A Stunt On The Set Of The 6th Day Almost Did Arnold Schwarzenegger In

Action stars are cool and all, but the ones who love performing their own stunts are of a different breed, and Arnold Schwarzenegger is, in fact, of that breed. I suspect the man enjoyed the thrill of proving he could do everything his character could. He famously once pushed himself a little too far while filming 1985's "Commando," but that didn't scare him off from doing his own stunts in later productions. 

Over a career that spans more than half a century, Schwarzenegger has learned that his great commitment to his craft comes with great risks of injury. The former California governor is no stranger to injuries onset, and he talks about them with great pride. He told Entertainment Tonight about how he was attacked by a freaking wolf while filming a scene for 1982's "Conan the Barbarian," and how when he suffered a deep gash on his wrist after shattering a subway window in 1990's "Total Recall," he got stitched up and returned to finish the shot — which called for him to leap through the shattered window of the moving subway.

Then there's 2013's "The Last Stand," Schwarzenegger's big comeback after fulfilling his gubernatorial duties. He sustained a head injury onset and tweeted a photo of himself smirking with a bloody forehead gash. Schwarzenegger may have been injured on set, but like a real-life terminator, he just keeps on coming back. However, there have been times when performing his own stunts almost cost him more than just a flesh wound.

Arnold Schwarzenegger almost drowned while filming The 6th Day

Arnold Schwarzenegger starred in the 2000 sci-fi film "The 6th Day." Directed by Roger Spottiswoode, the movie is set in the near future when animal cloning is legal and (for the most part) is socially acceptable, but human cloning is still prohibited. Schwarzenegger plays Adam Gibson, a charter pilot and family man who gets embroiled in a human cloning conspiracy. By 2000, "The Terminator" star's career was on a downward turn, and while Schwarzenegger wanted "The 6th Day" to reinvent his reputation, the film almost cost the beloved action star his life. During a 2014 Q&A on Reddit, a user asked Schwarzenegger what's the nearest he has ever been to death, and the actor pointed to the scene in "The 6th Day" where his character hides from an assassin (Sarah Wynter) in a water tank.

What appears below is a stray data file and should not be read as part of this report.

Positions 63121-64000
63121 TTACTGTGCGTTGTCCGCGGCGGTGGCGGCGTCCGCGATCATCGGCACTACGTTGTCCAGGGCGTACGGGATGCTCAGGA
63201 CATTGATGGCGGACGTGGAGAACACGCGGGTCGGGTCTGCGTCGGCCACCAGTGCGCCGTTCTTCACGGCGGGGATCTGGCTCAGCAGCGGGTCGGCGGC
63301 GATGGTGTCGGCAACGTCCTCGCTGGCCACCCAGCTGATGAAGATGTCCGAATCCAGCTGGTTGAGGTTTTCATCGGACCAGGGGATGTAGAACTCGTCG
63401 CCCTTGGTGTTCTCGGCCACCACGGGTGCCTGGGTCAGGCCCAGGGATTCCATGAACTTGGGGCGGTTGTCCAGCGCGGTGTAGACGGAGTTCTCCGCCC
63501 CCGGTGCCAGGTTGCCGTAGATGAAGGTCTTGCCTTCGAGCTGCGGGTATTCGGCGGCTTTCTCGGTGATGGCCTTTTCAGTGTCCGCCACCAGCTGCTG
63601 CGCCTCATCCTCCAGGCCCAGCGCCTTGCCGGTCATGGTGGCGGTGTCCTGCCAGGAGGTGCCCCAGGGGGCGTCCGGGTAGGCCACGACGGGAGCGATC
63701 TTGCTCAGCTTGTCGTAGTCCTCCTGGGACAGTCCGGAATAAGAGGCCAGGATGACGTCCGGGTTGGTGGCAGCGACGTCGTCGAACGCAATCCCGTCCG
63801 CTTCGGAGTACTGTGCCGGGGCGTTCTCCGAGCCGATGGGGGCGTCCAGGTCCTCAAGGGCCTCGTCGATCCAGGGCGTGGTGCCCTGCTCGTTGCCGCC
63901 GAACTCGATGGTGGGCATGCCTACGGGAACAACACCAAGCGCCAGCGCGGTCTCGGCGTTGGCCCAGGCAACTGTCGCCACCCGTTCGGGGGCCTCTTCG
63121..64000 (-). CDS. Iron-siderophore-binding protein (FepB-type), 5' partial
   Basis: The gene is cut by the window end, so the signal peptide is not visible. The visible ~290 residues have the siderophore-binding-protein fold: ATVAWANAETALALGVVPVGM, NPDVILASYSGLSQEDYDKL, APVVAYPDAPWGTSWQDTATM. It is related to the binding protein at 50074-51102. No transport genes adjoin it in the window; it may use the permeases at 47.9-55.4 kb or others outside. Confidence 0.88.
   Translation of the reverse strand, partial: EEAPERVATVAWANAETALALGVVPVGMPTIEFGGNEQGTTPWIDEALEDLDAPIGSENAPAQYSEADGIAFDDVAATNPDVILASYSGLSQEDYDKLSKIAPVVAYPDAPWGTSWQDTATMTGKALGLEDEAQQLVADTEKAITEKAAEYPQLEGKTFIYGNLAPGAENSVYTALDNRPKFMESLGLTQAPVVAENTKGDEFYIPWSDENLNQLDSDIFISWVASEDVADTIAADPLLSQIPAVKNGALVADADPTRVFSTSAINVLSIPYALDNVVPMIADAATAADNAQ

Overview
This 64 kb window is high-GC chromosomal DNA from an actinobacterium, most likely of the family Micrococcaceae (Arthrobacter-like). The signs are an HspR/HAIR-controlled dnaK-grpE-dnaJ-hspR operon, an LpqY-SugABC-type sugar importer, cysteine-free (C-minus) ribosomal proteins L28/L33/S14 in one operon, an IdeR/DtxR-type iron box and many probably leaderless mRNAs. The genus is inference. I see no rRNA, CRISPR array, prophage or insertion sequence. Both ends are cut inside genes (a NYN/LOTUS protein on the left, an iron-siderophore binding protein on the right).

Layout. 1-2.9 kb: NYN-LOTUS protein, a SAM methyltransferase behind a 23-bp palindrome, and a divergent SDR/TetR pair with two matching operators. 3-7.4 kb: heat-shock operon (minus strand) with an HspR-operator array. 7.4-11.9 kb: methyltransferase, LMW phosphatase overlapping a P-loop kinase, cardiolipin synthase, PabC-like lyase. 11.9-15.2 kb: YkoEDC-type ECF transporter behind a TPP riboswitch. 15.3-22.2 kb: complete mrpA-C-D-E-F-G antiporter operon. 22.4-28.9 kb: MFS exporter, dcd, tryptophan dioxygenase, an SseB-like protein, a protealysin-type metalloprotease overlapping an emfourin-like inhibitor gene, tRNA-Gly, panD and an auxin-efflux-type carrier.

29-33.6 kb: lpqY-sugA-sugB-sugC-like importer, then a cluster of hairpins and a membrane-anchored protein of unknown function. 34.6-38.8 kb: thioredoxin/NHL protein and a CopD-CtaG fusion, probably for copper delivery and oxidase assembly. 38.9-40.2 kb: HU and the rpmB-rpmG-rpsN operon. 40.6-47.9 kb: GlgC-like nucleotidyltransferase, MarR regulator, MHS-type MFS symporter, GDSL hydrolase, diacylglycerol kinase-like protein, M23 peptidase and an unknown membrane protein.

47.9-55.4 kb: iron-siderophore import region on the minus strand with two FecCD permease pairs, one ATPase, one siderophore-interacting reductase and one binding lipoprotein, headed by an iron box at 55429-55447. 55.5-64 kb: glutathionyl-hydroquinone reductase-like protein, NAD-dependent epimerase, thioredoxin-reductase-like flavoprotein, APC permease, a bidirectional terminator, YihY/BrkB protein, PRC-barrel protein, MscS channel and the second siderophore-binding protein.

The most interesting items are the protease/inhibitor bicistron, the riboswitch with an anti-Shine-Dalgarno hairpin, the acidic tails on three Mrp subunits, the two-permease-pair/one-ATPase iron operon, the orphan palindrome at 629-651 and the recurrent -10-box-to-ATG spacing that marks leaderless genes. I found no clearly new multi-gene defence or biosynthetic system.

"On 'The 6th Day,' there was a scene where I hide underwater behind embryos. I did a rehearsal with goggles and everything went fine. But when we actually shot, I couldn't see because the water was milky. So I ran out of air and went to the top and realized I didn't know where to get out. I was trapped. Then a hand grabbed me and pulled me out."

Actors almost drowning during a stunt gone wrong is not unheard of. Luckily for Schwarzenegger, he had someone watching out for him.That hand belonged to Schwarzenegger's stunt double, Billy Lucas. "He'd been watching from below with a tank and goggles and realized I was in big, big trouble," Schwarzenegger wrote. 

Although the near drowning was likely harrowing, it wasn't the actor's first brush with death while filming a movie.

A horse ride on the set of True Lies was near fatal

In his Reddit Q&A, Arnold Schwarzenegger detailed another incident that almost ended very badly. There's a scene in "True Lies" in which Schwarzenegger's character rides a horse atop the edge of a high-rise building. While filming this set piece, things almost took a turn for the worse. As he detailed on Reddit:

"On 'True Lies,' you probably remember the horse scene. There was a shot where the horse had to stop at the edge of a building. They built a little ramp to give the horse longer to stop. But when they were measuring the new distance from the ramp to the camera, they dropped the arm of the camera on the horse's nose, and it went crazy, spinning and rearing."

Schwarzenegger explained the very real risk of him falling off the building:

"There was no rail, and the ramp was only 4 feet wide. I realized it was a bad situation and I slid off the horse right away and a stunt man grabbed me. That one was really scary. If the horse stepped a foot the wrong way, we would have fallen 90 feet to a cement floor."  

It's important to note that in both of Schwarzenegger's scary encounters onset, the person who came to his rescue was a stuntman. "These stories are why I will always love stunt people," he concluded in his post. 

Arnold Schwarzenegger may go all-out for his movie roles — whether it's his intense pre-filming workout regimens or executing his own stunts — but he is quick to acknowledge that he doesn't do this alone. On at least two occasions, a stunt person kept the actor safe on set — and the action star is clearly grateful for that fact.